If someone doesn't have the time to spend hours cooking healthy meals, how
can they still eat healthy?

I believe once you know your caloric intake, macronutrient percentage and weekly workout plan and it is written down on paper your motivation to eat healthy will improve. It is a lifestyle change and it does not happen over night.

I am not a diet fan, I believe in eating healthy nutrient dense foods. If diets worked, everyone would be thin! In other words, eat nutrient dense foods. For example, compare the calories and fat grams in a fast food burger, the total calories is easily above 500 calories. Now, you can eat more with less calories e.g. lean deli meats such as turkey breast over a salad (low-fat dressing) with a slice of whole grain bread. It's not about time, it's about changing behaviors.

Most restaurants offer low caloric selections and provide the nutritional value of their menu. It is up to the individual to repeat old behaviors or start new healthy behaviours.

A motivated individual looking to sculpt their body will take the extra step to learn about food nutritional value. Now, if you are overwhelmed with my first suggestion then start to significantly reduce or eliminate white sugar and white flour from your daily food intake. Be wary of prepackage food because they may have high sodium and preservatives, this is also true for fast deep fried food. You can also really rack up the calories with sugar laden drinks such as sodas too, cream in coffee and white flour baked goods.

When in doubt more veggies, lean protein, less starch and more water intake.

If someone has a job where they don't move around a lot, what can they do
to increase their activity during the day, when they're not working out?

The human body was designed to move, not to be in a seated position for long periods of time. However, many jobs today are sedentary which leads to muscle dominance in the kinetic chain. When this occurs low back pain, stiff neck, plantar fascitis arise from this sedentary lifestyle... here are couple of tips. If you take public transportation get in the habit of standing up rather than sitting.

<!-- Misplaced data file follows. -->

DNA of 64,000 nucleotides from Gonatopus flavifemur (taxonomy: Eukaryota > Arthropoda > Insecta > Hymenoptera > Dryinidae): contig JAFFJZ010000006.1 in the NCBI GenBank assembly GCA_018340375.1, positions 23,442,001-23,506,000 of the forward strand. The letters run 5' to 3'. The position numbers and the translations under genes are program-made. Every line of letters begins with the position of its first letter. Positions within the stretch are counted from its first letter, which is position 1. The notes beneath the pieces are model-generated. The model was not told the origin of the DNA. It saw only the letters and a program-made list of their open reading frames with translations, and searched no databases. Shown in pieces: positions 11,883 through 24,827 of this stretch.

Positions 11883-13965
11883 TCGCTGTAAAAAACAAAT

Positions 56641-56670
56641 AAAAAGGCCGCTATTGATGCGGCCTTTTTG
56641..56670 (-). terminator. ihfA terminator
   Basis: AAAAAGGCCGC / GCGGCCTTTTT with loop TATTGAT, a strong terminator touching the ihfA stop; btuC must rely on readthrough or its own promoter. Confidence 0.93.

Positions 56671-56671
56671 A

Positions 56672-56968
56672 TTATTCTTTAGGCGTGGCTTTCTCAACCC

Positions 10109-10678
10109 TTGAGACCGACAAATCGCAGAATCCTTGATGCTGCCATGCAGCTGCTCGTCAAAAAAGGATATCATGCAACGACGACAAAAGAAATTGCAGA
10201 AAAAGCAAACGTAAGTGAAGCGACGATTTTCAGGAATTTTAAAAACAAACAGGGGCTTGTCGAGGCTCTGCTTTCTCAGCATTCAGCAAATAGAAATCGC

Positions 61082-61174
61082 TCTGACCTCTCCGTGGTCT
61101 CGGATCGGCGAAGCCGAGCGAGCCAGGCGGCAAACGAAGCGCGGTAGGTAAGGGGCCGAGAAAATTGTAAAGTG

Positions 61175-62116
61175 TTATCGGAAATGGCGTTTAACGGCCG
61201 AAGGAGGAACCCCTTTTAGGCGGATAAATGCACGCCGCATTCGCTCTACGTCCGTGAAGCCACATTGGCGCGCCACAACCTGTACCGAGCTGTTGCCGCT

After each meal, plan a 10-20 minute walk, bring a coworker. While at work, learn some stretches for your neck, shoulders, low back, hips and calves. Every movement that you do can counter the adverse effects of having a sedentary lifestyle. It's worth the investment.

Is it safe for pregnant women to workout?
First, consult with your doctor before beginning a fitness program.

Women who led a more sedentary lifestyle prior to their pregnancy should first seek assistance from a health professional. Women who HAVE participated in a long term physical training program prior to being pregnant. That being said here are a few tips for the woman who HAVE participated in long term physical activity prior to being pregnant.

IMPORTANT NOTE: The first trimester is a very susceptible time for the fetus. The fetus is unable regulate its own body temperature to that of the mother. During this trimester pregnant athletes should avoid exercising in hot conditions and for duration exceeding 60 minutes.

Consistency of your training program is very important.
3-5 times per week is sufficient.
Includes any physical activities (25 minutes or more).
Heart Rate: Your target heart rate zone is 60%-70% of your resting heart rate ( non-athletes should not exceed 140BPMs). You should take your pulse during your training. You may use a heart rate monitor to detect your heart's beats per minute. Please note: Heart rate will NOT be 100% accurate due to the physiological changes occurring in your first/second trimester.
More importantly, your perceived rate of exertion is key ( stay within a comfort zone).

You will want to be mindful of your internal temperature and levels of stress.

There are other important variables to consider and it changes dramatically from your 1st trimester to the 3rd. For example, After the first trimester you will need to modify your exercises and stop supine or exercises on your back. Lastly, you will also need to minimize standing exercises during your third trimester.

If you decide to work with a trainer make sure they are prenatal-certified and experienced.

What should a personal trainer take into consideration when working with
each individual client?

I love this question. Basic considerations. Learn the client's short term goal (3-6months) and long term (6 month-1year) goals, age, current lifestyle-sedentary or active, past medical and injury history from childhood to adulthood ( everything from plantar fasicitis to carpal tunnel syndrome), past and current physical activities, realistic weekly committment to participate in a training program, discuss current food selections, cardio vascular capacity, medication that may interfere with training and ask when in their life "were you in the best shape of your life" and why? Lastly, there should be 110% focus on the clients form, breathing and feedback during the session.

I do not believe in "cookie cutter" workouts. Meaning having your clients do exercises that you enjoy doing or what you read in the latest fitness magazine or book.

Another important factor in developing a solid customized result driven program is having a timeline and having the client do a "movement screen" which will help identify any musco-skeletal assymetries. No client should ever began a training program without a thorough fitness evaluation.